This was originally posted on the QNA list in March 2015, and I think will be helpful to you.
On March 9, 2015, Apple released Security Update 2015-002 for OS X 10.9 and 10.10. This update has an unfortunate side effect – it breaks Remote Apple events. Many of you are using the Remote Apple events option for communication between Panorama Clients and Panorama Server on your local network. This is the easiest option to set up for local database sharing, and has worked well for the past 8 years. Unfortunately, if you are using the local sharing option, it will immediately stop working if the Security Update 2015-002 is installed on a client computer (we’re not sure at this time if it has any effect if installed on a server computer). The symptom is that your client databases will no longer connect to Panorama Server.
If you are using local database sharing and you have not yet installed Security Update 2015-002, we recommend that you hold off on installing this update for now. We have reported this problem to Apple, so hopefully this problem will be fixed in a future update from them. However, we don’t have any inside information there – it’s possible that Apple may never fix this, or that it may not be fixed for some time. We’re not sure what other software is affected by this, though I do know of at least one other program that is affected by this. If any of you have any connections at Apple, I’d be happy to supply you with the radar reference number for the bug report we have submitted.
If you do install Security Update 2015-002, it’s possible to get Panorama Server working again by switching to TCP/IP instead of Remote Apple events. However, TCP/IP is much more difficult to set up. We’ve had several Panorama Server installations make this switch this week, and it generally takes a day or two to get it working. Below is a guide for getting TCP/IP running.
First of all, I have created a crude wizard that assists with setting up Panorama Server for TCP/IP operation. You can download this wizard here.
Once downloaded, you can put it anywhere on your (server) system. It’s a Panorama database (with no data), so just open it with the copy of Panorama on your server machine (not with Panorama Server – that might work, but I didn’t test it).
This wizard does two things. Before performing either of these actions, you must enter your computer admin password at the top of the wizard.
- Turn on Apache
Starting with OS X 10.8, Apple no longer includes a panel to turn on the Apache Web Server. But Apache is still there. Just press the “Start Apache” button on this wizard to start it up.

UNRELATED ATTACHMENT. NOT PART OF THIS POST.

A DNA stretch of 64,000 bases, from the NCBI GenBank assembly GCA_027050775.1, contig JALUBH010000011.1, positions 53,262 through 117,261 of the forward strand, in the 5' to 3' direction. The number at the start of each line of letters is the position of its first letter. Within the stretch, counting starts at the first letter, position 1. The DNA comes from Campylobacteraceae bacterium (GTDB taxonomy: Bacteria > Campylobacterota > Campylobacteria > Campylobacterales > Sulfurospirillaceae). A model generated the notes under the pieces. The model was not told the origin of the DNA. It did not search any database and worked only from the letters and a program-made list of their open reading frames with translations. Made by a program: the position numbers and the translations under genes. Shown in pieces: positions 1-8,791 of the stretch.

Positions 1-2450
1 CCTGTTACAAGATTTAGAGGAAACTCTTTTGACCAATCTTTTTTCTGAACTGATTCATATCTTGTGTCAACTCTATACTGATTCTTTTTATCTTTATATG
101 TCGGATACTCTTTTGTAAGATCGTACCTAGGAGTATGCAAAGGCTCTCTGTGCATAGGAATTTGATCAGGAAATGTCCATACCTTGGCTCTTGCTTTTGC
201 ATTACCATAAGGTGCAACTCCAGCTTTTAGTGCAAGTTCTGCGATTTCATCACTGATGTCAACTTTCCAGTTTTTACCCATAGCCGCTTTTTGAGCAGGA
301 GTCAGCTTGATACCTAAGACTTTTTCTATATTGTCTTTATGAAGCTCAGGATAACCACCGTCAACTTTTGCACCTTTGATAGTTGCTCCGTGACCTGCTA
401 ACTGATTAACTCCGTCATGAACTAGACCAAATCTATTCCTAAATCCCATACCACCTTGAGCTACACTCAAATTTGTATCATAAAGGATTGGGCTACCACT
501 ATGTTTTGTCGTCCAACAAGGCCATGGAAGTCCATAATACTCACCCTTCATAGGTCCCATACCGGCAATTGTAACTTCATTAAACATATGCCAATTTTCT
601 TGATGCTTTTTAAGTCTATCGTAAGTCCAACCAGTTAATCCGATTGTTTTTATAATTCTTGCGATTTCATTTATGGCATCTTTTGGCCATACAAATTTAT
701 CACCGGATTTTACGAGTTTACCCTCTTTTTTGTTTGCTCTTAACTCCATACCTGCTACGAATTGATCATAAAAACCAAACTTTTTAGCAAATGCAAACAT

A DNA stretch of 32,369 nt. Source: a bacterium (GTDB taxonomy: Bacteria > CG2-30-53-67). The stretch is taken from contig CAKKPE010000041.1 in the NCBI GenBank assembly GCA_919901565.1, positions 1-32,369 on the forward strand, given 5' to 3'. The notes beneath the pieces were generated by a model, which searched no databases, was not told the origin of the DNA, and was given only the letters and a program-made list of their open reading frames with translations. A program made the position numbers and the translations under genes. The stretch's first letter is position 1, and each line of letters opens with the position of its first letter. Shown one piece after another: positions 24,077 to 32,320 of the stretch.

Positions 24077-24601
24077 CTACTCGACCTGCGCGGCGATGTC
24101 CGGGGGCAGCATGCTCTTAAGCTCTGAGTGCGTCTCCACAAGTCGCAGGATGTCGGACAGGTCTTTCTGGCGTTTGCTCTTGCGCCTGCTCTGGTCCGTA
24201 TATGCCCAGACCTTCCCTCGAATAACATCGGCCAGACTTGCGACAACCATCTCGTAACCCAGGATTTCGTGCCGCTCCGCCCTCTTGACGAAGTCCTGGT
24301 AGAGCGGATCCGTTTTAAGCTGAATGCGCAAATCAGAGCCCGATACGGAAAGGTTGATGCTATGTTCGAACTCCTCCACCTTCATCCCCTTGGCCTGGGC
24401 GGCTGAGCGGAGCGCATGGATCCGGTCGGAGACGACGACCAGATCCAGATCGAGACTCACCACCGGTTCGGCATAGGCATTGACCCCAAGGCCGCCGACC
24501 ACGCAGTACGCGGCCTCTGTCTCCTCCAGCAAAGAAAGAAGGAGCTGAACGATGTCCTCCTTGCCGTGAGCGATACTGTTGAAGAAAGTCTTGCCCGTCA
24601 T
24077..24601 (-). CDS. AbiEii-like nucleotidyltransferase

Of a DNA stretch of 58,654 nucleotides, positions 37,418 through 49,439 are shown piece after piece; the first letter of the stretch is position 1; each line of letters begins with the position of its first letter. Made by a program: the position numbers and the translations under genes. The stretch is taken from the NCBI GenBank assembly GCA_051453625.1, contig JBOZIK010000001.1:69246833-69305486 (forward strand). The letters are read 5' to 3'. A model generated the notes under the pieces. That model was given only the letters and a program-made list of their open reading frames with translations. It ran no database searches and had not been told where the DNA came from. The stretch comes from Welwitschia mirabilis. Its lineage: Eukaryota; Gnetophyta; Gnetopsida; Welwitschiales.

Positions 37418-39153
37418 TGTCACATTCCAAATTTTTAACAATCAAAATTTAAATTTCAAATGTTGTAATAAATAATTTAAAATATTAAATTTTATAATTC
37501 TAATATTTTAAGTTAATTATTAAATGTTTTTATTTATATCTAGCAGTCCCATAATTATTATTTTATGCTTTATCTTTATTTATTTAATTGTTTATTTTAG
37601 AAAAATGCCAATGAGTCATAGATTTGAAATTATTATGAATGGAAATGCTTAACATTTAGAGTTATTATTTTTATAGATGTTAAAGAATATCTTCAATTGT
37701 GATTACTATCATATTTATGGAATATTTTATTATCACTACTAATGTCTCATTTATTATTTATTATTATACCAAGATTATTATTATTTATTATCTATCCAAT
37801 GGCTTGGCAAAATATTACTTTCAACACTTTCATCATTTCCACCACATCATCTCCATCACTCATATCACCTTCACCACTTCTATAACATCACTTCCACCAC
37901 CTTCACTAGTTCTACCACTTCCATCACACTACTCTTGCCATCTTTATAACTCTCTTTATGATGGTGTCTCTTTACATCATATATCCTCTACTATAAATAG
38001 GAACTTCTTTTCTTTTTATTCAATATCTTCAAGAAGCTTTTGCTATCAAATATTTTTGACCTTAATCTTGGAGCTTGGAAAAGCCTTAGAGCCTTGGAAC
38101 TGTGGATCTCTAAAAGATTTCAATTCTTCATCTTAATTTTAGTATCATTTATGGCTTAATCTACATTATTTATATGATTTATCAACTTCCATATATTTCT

Note: There is also a free System Preference panel that you can get to do this:
- Install the Panorama CGI
Press the “Install Panorama CGI” button to install this on your computer. This also adjusts the permissions on your system to allow this. If you are using OS X Server, check this box before pressing the button.
This wizard addresses the two issues that required using the Terminal. However, it doesn’t automate the entire process.
For reliable operation, you should set up the server computer with a static IP address on your network (if your router routinely gives out the same IP address to the server machine, you may be able to skip this, YMMV). You need to pick an IP address that will never be used. Ideally, you should configure your router to leave a range of IP addresses you can use for static IPs. Each router does this differently. Then, on the server computer you must set up the Advanced network preferences to “using dhcp with manual address”. I found this web page that explains this process.
Please note that the screen shot on this page contains an error – you should NEVER use an IP address ending in 255. In spite of this error, this was the best page I found describing the process. Here is another page.
If you are using an Airport Extreme router, this may be helpful.
In the Panorama Server control panel, make sure that Local sharing is turned off, and Internet sharing is turned on. See page 55 of the Panorama Server Handbook.
If you are using OS X Server, you’ll get an error when you turn Internet sharing on, but you can ignore this error.
The two “Test” buttons open a web page in Safari. If everything has worked, these web pages will open without an error. The “Test Apache” normally opens a page that says “It works!” (unless you’ve actually set up web pages). The “Test Panorama CGI” page normally displays a message saying that web publishing is not enabled – unless of course you have enabled it.
One final issue is that for TCP/IP to work, your databases must have the “Internet Database Sharing” option enabled. If only the “Local Database Sharing” option is enabled, the database will not work with TCP/IP connections. So for each database, you need to open the Database Sharing Options wizard, check the “Internet Database Sharing” option, then press Apply Changes. Remember, this must be done separately for each database.
Hopefully this wizard will help ease the transition from Apple Event based connections to TCP/IP. By the way, the code in this wizard isn’t locked down, so you can look at it and/or modify it. If anyone finds any bugs, let me know.